Two friends return home after their discharge from the army after the Civil War. However, one of them has had deep-rooted psychological damage due to his experiences during the war, and as ...
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Edward G. Robinson
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Two friends return home after their discharge from the army after the Civil War. However, one of them has had deep-rooted psychological damage due to his experiences during the war, and as his behavior becomes more erratic--and violent--his friend desperately tries to find a way to help him. Written by
Rare role for Ford playing the part of the bad guy in a western. See more »
When Johnny Howard pays the bartender with gold dust, the bartender weighs it with scales, but he pours the gold into the scale until it goes all the way down. The correct way to do it is to put the correct scale weight on one side and then pour the gold slowly into the other side until the scales are balanced. See more »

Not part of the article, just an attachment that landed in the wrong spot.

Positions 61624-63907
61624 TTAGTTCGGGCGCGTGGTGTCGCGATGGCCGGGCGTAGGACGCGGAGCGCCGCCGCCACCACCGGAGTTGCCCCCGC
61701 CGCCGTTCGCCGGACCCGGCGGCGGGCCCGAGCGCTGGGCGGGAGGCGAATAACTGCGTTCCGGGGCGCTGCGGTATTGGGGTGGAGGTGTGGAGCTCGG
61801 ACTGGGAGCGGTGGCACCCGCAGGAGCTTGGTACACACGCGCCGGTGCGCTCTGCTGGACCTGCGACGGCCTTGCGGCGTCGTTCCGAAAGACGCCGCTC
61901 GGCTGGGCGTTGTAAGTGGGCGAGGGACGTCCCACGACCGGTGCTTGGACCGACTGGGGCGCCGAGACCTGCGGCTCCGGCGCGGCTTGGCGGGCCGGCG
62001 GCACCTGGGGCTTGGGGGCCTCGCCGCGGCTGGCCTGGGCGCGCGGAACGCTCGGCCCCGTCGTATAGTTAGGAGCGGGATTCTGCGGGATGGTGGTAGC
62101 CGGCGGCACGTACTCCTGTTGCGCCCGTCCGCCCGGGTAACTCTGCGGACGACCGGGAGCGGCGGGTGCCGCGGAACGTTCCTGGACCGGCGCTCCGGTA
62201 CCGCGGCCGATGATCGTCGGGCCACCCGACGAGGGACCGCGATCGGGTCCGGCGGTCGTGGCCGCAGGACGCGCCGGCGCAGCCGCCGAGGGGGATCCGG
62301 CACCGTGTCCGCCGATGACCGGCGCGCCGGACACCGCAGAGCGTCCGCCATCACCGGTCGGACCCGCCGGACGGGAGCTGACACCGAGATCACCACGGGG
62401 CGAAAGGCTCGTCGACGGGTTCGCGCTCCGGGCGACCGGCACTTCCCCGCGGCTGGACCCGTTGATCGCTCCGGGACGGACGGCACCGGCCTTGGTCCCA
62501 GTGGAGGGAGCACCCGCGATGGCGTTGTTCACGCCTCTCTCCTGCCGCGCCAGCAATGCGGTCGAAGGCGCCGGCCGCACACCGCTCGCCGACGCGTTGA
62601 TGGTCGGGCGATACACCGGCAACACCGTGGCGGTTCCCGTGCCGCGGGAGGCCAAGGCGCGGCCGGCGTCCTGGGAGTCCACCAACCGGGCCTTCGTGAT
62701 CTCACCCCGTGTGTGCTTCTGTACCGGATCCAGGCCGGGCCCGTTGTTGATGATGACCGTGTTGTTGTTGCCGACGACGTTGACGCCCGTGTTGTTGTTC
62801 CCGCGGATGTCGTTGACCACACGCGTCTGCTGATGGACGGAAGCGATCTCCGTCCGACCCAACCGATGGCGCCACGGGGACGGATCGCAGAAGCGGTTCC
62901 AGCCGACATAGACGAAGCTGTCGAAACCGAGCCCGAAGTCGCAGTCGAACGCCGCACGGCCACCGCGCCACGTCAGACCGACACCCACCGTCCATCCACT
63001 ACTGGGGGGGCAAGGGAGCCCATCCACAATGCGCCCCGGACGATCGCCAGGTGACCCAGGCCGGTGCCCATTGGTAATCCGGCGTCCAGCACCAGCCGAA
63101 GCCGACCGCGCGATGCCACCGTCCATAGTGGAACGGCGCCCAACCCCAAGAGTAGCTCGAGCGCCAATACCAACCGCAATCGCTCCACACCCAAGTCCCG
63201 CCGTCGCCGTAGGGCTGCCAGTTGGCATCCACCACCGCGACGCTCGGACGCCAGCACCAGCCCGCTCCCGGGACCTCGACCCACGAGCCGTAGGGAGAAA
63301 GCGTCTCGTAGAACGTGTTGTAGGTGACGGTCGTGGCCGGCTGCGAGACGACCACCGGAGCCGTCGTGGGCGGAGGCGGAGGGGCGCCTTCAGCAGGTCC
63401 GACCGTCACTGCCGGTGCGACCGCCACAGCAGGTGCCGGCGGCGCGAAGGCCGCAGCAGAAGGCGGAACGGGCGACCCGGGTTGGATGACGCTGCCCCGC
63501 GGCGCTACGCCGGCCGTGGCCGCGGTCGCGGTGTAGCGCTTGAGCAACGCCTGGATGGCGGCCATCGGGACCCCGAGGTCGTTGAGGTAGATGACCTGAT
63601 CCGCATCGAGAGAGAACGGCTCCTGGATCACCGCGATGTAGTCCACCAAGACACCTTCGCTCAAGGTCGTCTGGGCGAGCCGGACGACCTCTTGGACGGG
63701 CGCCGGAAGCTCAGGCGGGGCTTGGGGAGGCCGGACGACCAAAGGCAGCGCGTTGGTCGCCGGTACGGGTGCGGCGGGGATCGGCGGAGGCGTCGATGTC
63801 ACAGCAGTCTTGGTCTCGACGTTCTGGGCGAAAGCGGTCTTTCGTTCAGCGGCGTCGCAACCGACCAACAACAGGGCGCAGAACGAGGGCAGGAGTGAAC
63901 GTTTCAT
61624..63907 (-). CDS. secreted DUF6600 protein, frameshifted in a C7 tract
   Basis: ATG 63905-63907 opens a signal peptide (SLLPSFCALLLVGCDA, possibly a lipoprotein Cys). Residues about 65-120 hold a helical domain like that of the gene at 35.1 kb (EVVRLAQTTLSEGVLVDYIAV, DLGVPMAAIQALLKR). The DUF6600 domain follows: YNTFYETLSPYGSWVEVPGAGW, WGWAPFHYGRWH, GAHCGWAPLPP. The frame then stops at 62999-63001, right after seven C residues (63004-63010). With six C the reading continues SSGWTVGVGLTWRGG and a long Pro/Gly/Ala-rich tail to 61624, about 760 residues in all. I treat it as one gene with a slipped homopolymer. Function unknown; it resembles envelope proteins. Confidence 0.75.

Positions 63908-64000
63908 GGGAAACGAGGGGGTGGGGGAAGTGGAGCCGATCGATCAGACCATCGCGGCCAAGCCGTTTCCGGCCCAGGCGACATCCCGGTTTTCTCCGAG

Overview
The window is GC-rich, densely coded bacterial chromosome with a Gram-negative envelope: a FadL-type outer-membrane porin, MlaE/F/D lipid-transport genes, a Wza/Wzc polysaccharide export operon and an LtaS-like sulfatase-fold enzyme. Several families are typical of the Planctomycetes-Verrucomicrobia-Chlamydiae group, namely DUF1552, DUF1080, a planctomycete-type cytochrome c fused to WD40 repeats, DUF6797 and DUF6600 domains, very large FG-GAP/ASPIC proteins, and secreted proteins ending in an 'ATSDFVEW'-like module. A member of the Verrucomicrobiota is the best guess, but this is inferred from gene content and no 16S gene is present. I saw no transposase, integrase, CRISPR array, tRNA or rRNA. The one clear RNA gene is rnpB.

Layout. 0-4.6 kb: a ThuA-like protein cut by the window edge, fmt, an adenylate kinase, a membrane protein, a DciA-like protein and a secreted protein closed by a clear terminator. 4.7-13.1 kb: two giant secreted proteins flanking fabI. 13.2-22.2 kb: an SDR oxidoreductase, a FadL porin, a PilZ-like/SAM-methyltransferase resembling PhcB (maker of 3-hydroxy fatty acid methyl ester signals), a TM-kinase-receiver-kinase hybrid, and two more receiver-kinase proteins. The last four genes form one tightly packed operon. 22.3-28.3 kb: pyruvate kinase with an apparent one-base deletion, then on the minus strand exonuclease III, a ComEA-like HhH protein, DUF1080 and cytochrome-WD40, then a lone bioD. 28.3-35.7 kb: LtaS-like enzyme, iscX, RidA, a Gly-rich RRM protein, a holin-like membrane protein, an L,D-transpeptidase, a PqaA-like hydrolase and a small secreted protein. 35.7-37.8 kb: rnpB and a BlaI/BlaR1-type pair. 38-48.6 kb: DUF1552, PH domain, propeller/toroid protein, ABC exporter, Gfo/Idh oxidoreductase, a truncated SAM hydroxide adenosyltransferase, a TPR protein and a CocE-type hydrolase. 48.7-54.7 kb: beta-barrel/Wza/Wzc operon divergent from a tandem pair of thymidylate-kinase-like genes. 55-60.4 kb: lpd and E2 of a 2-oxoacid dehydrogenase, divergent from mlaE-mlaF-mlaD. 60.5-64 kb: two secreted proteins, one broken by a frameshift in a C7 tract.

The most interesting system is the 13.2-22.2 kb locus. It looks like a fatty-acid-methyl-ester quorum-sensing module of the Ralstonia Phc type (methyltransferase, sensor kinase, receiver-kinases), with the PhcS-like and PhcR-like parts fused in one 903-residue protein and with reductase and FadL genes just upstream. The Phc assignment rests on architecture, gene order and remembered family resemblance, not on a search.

Opening credits prologue: Toward the close of the Civil War --- in the year 1865 --- in COLORADO
JACOB'S GORGE -- where the remnants of a confederate outfit are trapped -- See more »
Interesting Technicolor western is a mild exploration of the effect of the ravages of war during peacetime.
Although it's a good-looking Technicolor western; this film attempts to explore the effect war has on one man, a colonel, (played by Glenn Ford) and those who fall foul of his obsessive behaviour. Although Ford is a bit one-note in his portrayal of an officer unhinged by power and blood-lust, it's interesting to see him play a nutter, while his friend, William Holden, is (for the most part) a bland good guy. I have a feeling that this western - one of the earliest with a "psychological" theme - wanted to say a lot more about the way people are deranged by the horrors of war, but it was probably constricted by the need to tell a box-office yarn. The direction is stolid; the colour is lavish, and there are some excellent confrontational scenes between Ford and the victims of his mania. Ellen Drew doesn't have much to do as the girl loved by both Ford and Holden. The ending is suitably melodramatic. It's just a shame we aren't able to see a little further into why Ford has turned into a monster; or the circumstances which have led him to his state. There's a bit too much of him twitching and glaring every time someone suggests he might be a bit loopy - we're always on the outside; if we were more on the inside it could have been a touching tragedy.
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